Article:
Home Buying in Idaho>Question Details

Sam Spade, Home Buyer in Seattle, WA

What is expected from a real estate agent? I found a house I liked and contacted the listing agent on the sign. I was already working with a loan

Asked by Sam Spade, Seattle, WA Thu Mar 18, 2010

officer to get preapproved. She helped me make am offer, but that is pretty much where it has stopped. I am the one calling and getting quotes for insurance, delivering papers to the lender, etc. I speak with the lender directly when they need a doc or something. I am working two jobs, so a little help pulling all this together or deliverIng signed docs to the lender would really help. Am I asking too much?

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Don't be fooled Sam!

YOU are the one paying the commissions. While it may come off the top of the sellers net proceeds, you are the one who is going to be financing the final purchase price, am I right? Of course! So don't think for one second that the seller hasn't already reviewed a net proceeds sheet with the commissions right there.

THAT said, how does it make you feel to know that you are paying for an agent that, A. You didn't hire and, B. Isn't looking out for your interests and your interests alone?

Here is what I would recommend:
If you are in a dual representation situation, I would demand that the dual agent start performing for you. Period. If she isn't doing anything and she is in fact representing you, that's a no no. In that instance, I would be complaining to the principal broker. Because this is a dual agency relationship, the agent has a bullseye on them and better behave and represent you with care just as they would if you were their only client!

As for insurance quotes, papers being delivered to your lender, well thats another conversation entirely. It really isn't your Realtors job to shuffle paperwork for the lender, its the lenders responsibility so they need to step up too.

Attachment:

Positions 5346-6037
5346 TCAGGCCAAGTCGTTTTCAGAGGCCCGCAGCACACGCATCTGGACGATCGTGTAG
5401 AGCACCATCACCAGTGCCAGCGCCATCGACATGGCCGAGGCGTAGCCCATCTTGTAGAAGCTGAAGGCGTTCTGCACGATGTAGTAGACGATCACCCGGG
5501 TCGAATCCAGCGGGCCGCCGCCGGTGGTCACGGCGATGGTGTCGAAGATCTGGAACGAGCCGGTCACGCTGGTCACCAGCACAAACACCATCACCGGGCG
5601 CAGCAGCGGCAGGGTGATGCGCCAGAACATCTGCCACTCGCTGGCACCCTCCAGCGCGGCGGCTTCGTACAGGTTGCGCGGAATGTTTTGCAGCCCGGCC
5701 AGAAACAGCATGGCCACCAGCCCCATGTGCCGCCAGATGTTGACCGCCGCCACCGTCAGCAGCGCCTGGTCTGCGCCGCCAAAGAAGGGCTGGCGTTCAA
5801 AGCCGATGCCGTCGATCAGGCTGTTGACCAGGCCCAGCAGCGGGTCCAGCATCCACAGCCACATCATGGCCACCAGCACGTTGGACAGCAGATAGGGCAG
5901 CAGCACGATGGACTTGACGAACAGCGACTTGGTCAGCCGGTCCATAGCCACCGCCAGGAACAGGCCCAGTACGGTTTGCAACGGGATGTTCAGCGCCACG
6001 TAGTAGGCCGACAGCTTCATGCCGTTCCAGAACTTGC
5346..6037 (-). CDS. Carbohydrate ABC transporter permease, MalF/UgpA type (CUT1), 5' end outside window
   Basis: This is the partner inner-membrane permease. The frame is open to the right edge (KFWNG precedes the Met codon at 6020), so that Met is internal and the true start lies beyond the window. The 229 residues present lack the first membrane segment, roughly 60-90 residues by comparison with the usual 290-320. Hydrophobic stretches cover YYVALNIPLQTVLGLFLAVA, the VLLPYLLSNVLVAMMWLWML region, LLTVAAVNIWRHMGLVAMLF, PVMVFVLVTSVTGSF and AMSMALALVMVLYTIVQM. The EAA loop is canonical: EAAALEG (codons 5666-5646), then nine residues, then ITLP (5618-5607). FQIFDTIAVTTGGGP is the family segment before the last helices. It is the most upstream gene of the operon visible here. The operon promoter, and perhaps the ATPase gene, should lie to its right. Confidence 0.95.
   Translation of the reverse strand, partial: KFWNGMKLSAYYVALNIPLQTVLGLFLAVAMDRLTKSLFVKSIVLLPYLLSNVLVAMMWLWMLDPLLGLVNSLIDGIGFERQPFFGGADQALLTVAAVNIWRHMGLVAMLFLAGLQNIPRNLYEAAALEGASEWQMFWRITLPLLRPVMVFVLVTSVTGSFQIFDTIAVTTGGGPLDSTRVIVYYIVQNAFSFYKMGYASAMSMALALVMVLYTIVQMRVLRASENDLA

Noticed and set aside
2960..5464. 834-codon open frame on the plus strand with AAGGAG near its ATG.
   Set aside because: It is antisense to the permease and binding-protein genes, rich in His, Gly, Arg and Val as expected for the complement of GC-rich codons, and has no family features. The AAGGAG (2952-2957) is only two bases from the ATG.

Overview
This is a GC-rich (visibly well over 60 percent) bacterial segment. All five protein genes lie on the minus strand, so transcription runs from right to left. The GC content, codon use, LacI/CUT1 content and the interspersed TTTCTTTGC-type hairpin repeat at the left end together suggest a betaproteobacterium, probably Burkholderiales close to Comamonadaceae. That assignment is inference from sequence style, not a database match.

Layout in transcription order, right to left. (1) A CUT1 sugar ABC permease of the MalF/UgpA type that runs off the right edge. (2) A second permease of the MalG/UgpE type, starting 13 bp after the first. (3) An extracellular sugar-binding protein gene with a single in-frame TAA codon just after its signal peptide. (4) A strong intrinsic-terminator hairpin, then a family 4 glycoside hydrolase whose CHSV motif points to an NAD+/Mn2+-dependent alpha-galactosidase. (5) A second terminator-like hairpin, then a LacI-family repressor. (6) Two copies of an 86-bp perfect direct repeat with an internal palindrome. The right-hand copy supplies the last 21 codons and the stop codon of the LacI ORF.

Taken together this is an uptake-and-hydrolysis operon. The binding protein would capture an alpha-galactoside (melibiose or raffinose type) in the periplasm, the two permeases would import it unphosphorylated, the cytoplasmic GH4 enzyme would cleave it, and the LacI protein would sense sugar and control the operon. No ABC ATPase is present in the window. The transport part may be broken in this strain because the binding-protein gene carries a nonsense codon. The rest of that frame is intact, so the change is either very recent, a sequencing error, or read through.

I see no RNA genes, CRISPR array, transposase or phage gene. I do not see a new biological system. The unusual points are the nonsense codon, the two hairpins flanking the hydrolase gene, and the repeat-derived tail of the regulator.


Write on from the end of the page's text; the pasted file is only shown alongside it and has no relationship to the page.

Both the agent and the lender are going to make a lot of money on this transaction and they need to step up and start accommodating you, even if that meas they have to drive an hour to get one signature from you. It's their job and I do it all the time....it's what I get paid for.

Lastly, if you are the one paying for the homeowners insurance, its probably not such a bad thing that you are calling for quotes on it. More importantly however, is that you find an insurance company with a good reputation and a hard working agent. There are a lot of good insurance companies out there, and there are also a lot of schmucks out there too! Choose wisely!

Contrary to popular belief, it's not such a bad thing to be in a dual agency relationship, as long as the agent is honest and competent. It isn't the preferred method, but it isn't the end of the world either. Next time, shop for an agent before you start shopping for a house!

0 votes Thank Flag Link Fri Mar 19, 2010
Sam, you bring up some great questions! But before I can answer accurately, is your agent a "non agent" or a "limited dual agent"?

Every brokerage in Idaho is supposed to have a printed "agency policy" which may vary depending on situation. For example, if you called on a new home community, you might be a "non agent" since we might represent the seller "exclusively"; or you might be a lmited dual agency where we represent both simultaneously withough sharing confidential data.